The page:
The 780 is a rugged looking piece of kit with a high-end retro style. The headset's cans invoke the design of classic aviation muffs, exposing cables and wires that lead into its headband. A button on the left cup's front toggles the set's Dolby enhancements, while a microphone mute switch and a volume rocker occupy the cup's rear. The rig is well built, too -- we comfortably stretched, pulled and bent the headset every which way, and didn't hear so much as a single stress creak. At the end of the headset's 6.5 foot (2 meter) wire you'll find a USB plug, offering 7.1 virtual surround sound on PCs, and standard stereo on Macs.
Despite its bulky looking design, the headset is deceptively lightweight, saving us oodles in chiropractor bills -- they didn't squeeze our oversized noggin either. The cups' wide cushions completely enveloped our ears, comfortably covering our cartilage with a breathable plush barrier. The ear-covers didn't muffle outside sound much, but they also didn't irritate our earlobes.
The GameCom 780 sounds almost as good as it feels -- Dolby Headphone
and Pro Logic IIx
make the most out of the set's twin 40mm drivers, handily mimicking 7.1 surround sound. We were able to blindly find a waterfall while wandering the hills of Skyrim
, guided only by our ears. Explosions, gunfire and screams of death were directionally viable in Team Fortress 2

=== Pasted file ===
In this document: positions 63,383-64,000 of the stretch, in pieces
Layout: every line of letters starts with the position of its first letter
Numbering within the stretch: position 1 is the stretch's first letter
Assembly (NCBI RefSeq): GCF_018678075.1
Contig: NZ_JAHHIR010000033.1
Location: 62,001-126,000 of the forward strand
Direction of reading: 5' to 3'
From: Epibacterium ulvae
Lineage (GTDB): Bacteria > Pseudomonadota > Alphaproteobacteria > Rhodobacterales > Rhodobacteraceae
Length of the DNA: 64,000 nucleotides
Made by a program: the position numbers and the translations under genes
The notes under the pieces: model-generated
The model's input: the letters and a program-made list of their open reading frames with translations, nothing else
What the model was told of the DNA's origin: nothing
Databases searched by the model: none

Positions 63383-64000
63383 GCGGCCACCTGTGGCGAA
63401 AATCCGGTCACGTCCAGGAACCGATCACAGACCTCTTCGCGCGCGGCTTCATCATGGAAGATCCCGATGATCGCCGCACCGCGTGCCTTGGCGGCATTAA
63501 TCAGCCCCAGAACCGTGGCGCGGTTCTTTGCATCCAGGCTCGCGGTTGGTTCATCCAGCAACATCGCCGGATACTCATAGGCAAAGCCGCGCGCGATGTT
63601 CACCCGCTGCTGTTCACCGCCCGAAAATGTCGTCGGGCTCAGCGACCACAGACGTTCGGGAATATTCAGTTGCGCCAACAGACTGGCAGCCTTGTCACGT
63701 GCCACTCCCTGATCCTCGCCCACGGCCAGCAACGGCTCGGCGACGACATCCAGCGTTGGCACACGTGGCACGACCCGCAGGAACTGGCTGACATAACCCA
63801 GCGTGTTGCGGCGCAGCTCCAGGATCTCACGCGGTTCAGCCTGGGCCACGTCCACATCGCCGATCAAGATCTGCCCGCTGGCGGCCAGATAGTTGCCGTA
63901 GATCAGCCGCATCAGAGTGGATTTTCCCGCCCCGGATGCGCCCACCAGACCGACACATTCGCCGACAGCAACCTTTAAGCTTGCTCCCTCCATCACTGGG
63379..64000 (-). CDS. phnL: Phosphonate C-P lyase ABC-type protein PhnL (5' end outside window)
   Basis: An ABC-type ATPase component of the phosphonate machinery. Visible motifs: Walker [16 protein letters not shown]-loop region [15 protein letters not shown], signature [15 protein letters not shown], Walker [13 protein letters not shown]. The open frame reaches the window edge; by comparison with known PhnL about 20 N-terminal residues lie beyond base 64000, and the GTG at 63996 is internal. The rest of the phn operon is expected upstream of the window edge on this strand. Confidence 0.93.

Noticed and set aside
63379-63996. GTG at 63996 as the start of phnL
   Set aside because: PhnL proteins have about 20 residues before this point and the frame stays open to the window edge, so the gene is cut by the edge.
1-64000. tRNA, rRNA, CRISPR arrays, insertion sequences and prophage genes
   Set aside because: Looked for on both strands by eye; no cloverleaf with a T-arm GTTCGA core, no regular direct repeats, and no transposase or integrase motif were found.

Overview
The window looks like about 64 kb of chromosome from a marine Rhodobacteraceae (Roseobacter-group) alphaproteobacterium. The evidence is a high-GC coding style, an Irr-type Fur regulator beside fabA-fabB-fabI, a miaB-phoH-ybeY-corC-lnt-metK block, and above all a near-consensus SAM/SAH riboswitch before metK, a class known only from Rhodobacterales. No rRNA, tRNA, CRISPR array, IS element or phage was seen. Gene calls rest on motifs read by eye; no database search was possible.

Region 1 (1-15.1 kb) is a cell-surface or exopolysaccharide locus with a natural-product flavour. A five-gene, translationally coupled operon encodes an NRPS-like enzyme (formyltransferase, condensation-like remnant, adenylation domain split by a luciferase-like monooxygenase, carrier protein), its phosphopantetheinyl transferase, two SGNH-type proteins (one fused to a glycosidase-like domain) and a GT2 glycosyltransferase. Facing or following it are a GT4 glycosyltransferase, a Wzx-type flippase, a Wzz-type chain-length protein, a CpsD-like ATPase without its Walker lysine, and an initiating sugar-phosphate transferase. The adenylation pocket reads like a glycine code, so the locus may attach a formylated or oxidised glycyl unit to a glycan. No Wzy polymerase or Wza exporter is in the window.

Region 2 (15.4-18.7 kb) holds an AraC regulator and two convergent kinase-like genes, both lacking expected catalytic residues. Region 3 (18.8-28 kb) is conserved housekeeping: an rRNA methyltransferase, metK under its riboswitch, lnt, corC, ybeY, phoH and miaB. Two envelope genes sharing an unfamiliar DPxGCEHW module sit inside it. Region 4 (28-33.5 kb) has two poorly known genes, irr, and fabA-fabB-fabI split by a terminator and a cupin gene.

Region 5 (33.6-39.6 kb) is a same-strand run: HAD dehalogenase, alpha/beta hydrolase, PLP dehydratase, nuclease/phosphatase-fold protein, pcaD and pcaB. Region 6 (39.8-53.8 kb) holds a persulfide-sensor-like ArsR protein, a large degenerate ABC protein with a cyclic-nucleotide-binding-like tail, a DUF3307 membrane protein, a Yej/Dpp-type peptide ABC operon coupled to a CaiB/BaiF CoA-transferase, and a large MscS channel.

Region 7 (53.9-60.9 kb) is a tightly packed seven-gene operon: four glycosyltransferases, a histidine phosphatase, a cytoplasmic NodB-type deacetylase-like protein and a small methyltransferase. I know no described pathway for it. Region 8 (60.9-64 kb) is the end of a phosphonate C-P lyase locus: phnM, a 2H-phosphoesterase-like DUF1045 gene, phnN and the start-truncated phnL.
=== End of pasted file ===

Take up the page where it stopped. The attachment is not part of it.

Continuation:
, as well -- effects and voice chat came through with pleasing clarity. We weren't surprised to find the headset packing a crystal clear microphone, either -- as expected, Plantronics made us sound great. In general, the 780 pumps out full, well balanced sound -- although the key word is "balanced." Yes, the GameCom sounds good, but fans of earth-shaking bass might find it a little too even
to rock their world. The trade off, however, is a joyous lack of ear-splitting highs and ugly, blown-out lows. We can live with that.
Plantronics told us the GameCom 780 will hit prime time on January 10th, and will set you back $80; its stereo-only sibling can be had for $30 less. The outfit didn't have a pair of the GameCom 380s on hand for us to test out, but we're told that it'll offer a very similar, albeit more analog experience. The line's new low-end cans trade out the 780's USB connectivity for a standard 3.5mm audio jack, and skips out on its brother's Dolby technologies. Plantronics
told us we could scope out the low-end stereo cans at CES -- we'll let you know if they're as comfortable their companion when we get there.